John Legere, CEO of T-Mobile, is encouraging mobile consumers to contact the Federal Communications Commission (FCC) and pressure the agency to establish better rules in its next wireless spectrum auction set for the first half of 2016. According to Legere, hopefully with consumer feedback, regulators will be swayed to adopt more favorable rules that guarantee fair competition for wireless carriers in the future.
Spectrums are radio waves that are used to transmit phone calls, text messages, videos, and other signals over the air. Soon, the federal government will be having another wireless spectrum. But as often happens in these auctions, Verizon Wireless and AT&T usually emerge as the winners because, as two of the biggest wireless carriers in the United States, they also have the most money to spare in purchasing spectrum. Right now, the big two hold over 70 percent of the entire spectrum. That leaves other carriers (T-Mobile, for instance) basically scribbling and scrabbling for essentially crumbs from the table.
Right now, the FCC is busy formulating rules for upcoming auction that will let TV broadcasters resell their unused airwaves to wireless carriers. The agency is scheduled to vote on these rules in July.
For years, T-Mobile has been lobbying FCC regulators to set more fair rules for its wireless spectrum auctions. Legere is even accusing Verizon Wireless and AT&T of unduly influencing FCC regulators to favor the two biggest carriers over other smaller carriers. As the most vocal among the affected wireless carriers, T-Mobile has formed an alliance with other companies, including Sprint, Dish Network, and various regional wireless carriers. Together, they are requesting the FCC to boost the reserve supply of spectrum during the auction, so as to allow wireless carriers not named Verizon and AT&T to bid for airwaves.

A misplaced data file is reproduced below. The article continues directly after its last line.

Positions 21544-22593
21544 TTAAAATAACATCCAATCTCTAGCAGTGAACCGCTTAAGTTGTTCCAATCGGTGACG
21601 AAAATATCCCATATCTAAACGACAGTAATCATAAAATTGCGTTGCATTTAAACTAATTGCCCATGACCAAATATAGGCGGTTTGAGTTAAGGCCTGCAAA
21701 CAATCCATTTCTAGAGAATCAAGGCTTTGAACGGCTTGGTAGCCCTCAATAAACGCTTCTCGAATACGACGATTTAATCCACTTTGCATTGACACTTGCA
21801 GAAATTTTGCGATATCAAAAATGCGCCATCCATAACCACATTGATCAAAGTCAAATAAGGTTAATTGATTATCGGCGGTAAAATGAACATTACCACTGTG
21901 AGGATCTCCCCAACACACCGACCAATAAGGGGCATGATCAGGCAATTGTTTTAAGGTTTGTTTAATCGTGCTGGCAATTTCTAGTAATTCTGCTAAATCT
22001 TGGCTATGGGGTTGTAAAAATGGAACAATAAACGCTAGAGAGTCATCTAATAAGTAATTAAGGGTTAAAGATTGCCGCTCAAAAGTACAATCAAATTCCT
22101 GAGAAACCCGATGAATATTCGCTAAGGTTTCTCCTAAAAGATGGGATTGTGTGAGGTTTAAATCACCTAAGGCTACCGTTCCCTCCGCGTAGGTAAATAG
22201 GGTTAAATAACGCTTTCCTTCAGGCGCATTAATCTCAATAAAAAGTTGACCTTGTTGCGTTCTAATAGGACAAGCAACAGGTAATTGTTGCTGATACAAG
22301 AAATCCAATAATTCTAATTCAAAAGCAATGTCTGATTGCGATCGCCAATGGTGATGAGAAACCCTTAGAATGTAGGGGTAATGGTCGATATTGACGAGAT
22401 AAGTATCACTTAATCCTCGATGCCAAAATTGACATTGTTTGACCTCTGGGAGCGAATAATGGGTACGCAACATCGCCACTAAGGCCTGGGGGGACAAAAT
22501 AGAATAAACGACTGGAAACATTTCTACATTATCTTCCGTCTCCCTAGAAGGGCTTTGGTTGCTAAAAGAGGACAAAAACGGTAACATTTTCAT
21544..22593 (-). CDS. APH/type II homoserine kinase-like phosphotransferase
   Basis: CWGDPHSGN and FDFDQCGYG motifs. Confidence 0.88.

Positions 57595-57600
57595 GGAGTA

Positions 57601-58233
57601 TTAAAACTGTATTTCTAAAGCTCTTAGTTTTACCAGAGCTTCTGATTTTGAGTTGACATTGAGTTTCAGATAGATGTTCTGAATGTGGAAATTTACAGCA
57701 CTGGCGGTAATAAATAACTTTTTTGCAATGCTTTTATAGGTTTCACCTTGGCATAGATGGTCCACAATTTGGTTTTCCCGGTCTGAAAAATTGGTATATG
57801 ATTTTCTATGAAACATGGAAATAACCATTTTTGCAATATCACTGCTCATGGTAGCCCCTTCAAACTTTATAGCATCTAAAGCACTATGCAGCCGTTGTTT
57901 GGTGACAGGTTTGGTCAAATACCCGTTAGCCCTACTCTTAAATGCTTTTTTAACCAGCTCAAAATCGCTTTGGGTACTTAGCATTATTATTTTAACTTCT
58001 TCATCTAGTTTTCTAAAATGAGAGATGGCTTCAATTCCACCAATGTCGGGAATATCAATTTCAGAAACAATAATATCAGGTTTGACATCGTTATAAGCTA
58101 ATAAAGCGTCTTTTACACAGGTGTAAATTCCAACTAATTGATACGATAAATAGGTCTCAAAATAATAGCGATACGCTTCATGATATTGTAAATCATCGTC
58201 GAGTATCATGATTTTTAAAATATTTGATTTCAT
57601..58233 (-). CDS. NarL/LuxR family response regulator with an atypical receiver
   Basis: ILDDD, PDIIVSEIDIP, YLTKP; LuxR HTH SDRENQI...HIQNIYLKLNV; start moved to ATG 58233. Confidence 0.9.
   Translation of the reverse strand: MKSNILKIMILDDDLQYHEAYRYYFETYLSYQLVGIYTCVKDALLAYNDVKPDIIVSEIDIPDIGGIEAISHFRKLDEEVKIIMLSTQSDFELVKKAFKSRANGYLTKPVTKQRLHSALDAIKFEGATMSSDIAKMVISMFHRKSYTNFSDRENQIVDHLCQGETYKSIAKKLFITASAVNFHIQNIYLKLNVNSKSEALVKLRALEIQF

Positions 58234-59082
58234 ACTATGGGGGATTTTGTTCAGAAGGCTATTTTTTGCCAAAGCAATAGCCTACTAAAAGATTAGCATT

Last year, the FCC already had started to rein in Verizon's and AT&T's participation in the auction, specifically establishing a reserve of spectrum for smaller carriers. But it appears that this reserve is too little, or at least T-Mobile and its coalition would like to think so.
According to Legere, if the reserve is not increased, mobile users will see a future dominated by a two headed monopoly consisting of Verizon and AT&T. Aside from this, consumers could face more expensive bills, stunted innovation, and lackluster customer service -- basically what Verizon and AT&T are already offering right now, Legere argues.
Wireless spectrums are particularly valuable for T-Mobile and other smaller carriers. Having new airwaves would definitely allow them to improve wireless coverage, especially in rural areas. More importantly, having more spectrum would allow them to grow their business and gain new subscribers.
As for next year's auction, it is critical because the FCC stated that it would be the last big wireless spectrum auction below 1 GigaHertz. The agency does not expect any spectrum below 1 GigaHertz to ever be distributed again, which means that so much is riding in this upcoming last big auction.
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